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PM’s wife accused of maltreating a Nepali caretaker

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Foreign worker from Nepal says PM's wife didn't feed her, cursed at her and didn't give her vacation time; PMO issues strong denial.

The Prime Minister’s Office issued a strong denial Tuesday night of media reports that Sara Netanyahu, the prime minister’s wife, mistreated a foreign worker hired as a caretaker for her elderly father, in what has become almost a ritual of periodic media reports of Netanyahu’s alleged bad behavior, followed by PMO charges that the press is out to get her, and the Netanyahu family.

This time the story involves a foreign worker from Nepal, identified only as “T,” employed by the Netanyahus to look after Sara’s 96-year-old father, Shmuel Ben-Artzi, who was recently released from Hadassah University Hospital’s intensive care unit, and has been living for the past several weeks with the Netanyahus in the prime minister’s house.

According to a Channel 2 report, Sara suspected “T” of neglect and stealing money from her father. The report said that a fierce argument broke out between the two, during which “T” fell and hurt her hand on a table, after which a doctor was called.

“T,” who has been with Ben- Artzi for more than two years, charged in the Channel 2 report that Netanyahu didn’t feed her, cursed at her and didn’t give her vacation time. She has reportedly hired a lawyer.

The Prime Minister’s Office quickly issued a response saying the true story was “completely opposite” of what was reported.

According to the statement, the complaints registered by the worker were without foundation, and made only after it became known to her that the agency employing her was asked to find a replacement because she was negligent in her treatment of Ben-Artzi for a number of months.

“When it became known to her that she was about to be fired – something that could lead to her being deported from the country – she made up the story, and now there is a cynical and unworthy campaign against the Netanyahu family,” the statement said.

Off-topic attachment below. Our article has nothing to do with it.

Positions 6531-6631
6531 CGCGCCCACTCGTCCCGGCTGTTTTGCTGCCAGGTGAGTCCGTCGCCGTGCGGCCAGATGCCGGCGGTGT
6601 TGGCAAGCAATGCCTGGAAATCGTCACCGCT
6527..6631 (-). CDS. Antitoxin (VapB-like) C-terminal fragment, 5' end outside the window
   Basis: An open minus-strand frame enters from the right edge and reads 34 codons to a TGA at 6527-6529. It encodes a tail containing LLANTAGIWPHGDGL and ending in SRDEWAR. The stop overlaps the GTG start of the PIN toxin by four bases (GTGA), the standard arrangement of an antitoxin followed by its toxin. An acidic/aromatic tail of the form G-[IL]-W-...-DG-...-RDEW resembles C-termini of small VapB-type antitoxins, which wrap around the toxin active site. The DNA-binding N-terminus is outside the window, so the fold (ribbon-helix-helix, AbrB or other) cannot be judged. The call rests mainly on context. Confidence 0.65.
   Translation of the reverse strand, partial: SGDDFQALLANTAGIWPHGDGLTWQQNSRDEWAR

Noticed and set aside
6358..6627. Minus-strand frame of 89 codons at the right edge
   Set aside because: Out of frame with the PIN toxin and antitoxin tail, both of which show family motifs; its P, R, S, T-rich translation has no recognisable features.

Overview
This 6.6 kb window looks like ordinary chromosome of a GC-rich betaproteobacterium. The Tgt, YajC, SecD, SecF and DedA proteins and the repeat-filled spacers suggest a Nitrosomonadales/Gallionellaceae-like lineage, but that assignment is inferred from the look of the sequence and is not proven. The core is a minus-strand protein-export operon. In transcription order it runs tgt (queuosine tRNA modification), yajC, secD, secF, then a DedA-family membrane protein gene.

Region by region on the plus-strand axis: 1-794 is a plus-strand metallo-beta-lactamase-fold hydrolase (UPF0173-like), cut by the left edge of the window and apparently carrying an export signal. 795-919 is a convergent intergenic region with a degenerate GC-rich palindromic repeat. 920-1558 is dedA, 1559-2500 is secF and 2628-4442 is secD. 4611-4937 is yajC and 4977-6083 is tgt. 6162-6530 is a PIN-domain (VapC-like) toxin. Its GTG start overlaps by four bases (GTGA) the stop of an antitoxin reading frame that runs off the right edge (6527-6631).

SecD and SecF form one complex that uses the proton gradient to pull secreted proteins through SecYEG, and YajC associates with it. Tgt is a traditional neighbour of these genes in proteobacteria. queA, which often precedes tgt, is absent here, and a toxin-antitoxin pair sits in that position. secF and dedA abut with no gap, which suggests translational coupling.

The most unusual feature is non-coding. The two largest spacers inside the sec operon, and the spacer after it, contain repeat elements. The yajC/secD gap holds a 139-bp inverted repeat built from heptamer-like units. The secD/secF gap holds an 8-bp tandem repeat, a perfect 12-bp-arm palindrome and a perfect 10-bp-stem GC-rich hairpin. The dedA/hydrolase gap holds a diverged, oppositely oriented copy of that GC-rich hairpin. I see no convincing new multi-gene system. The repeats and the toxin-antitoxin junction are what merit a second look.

“Enough already of automatically throwing slime at the Netanyahu family,” the statement said. “Leave Mrs. Netanyahu alone to deal with her 96-year-old father, suffering from a severe illness who was just released from intensive care.”

The statement continued to state that the Netanyahu family “also has the right to replace negligent workers who are not giving the necessary treatment to their elderly parents.”

Meanwhile, the Hotline for Migrant Workers and Physicians for Human Rights issued a statement on Tuesday saying they had received a complaint that “raised serious suspicions about the work conditions of “T,” a migrant worker who lived in the Prime Minister’s Residence in Jerusalem and was employed as a caretaker for Sara Netanyahu’s father.”

The statement said the complaint alleged “T” was prevented from leaving the residence and was not paid severance pay “with the intention of ensuring that she would leave the country.

If this indeed turns out to be true, it would constitute the denial of the freedom of a worker and the exploitation of the worker’s weakness in order to exert pressure upon the worker.

“We are certain that this complaint will be examined by the relevant trustworthy bodies, and that the investigation will be carried out in an unbiased fashion.”

In January 2010, Netanyahu filed a lawsuit against Maariv seeking damages for a story the paper published alleging her of firing an elderly man who used to work as a gardener at the Prime Minister’s Residence.

That same month, a former cleaning lady named Lillian Peretz, filed suit against Netanyahu for alleged mistreatment and underpayment.

Ben Hartman contributed to this report.

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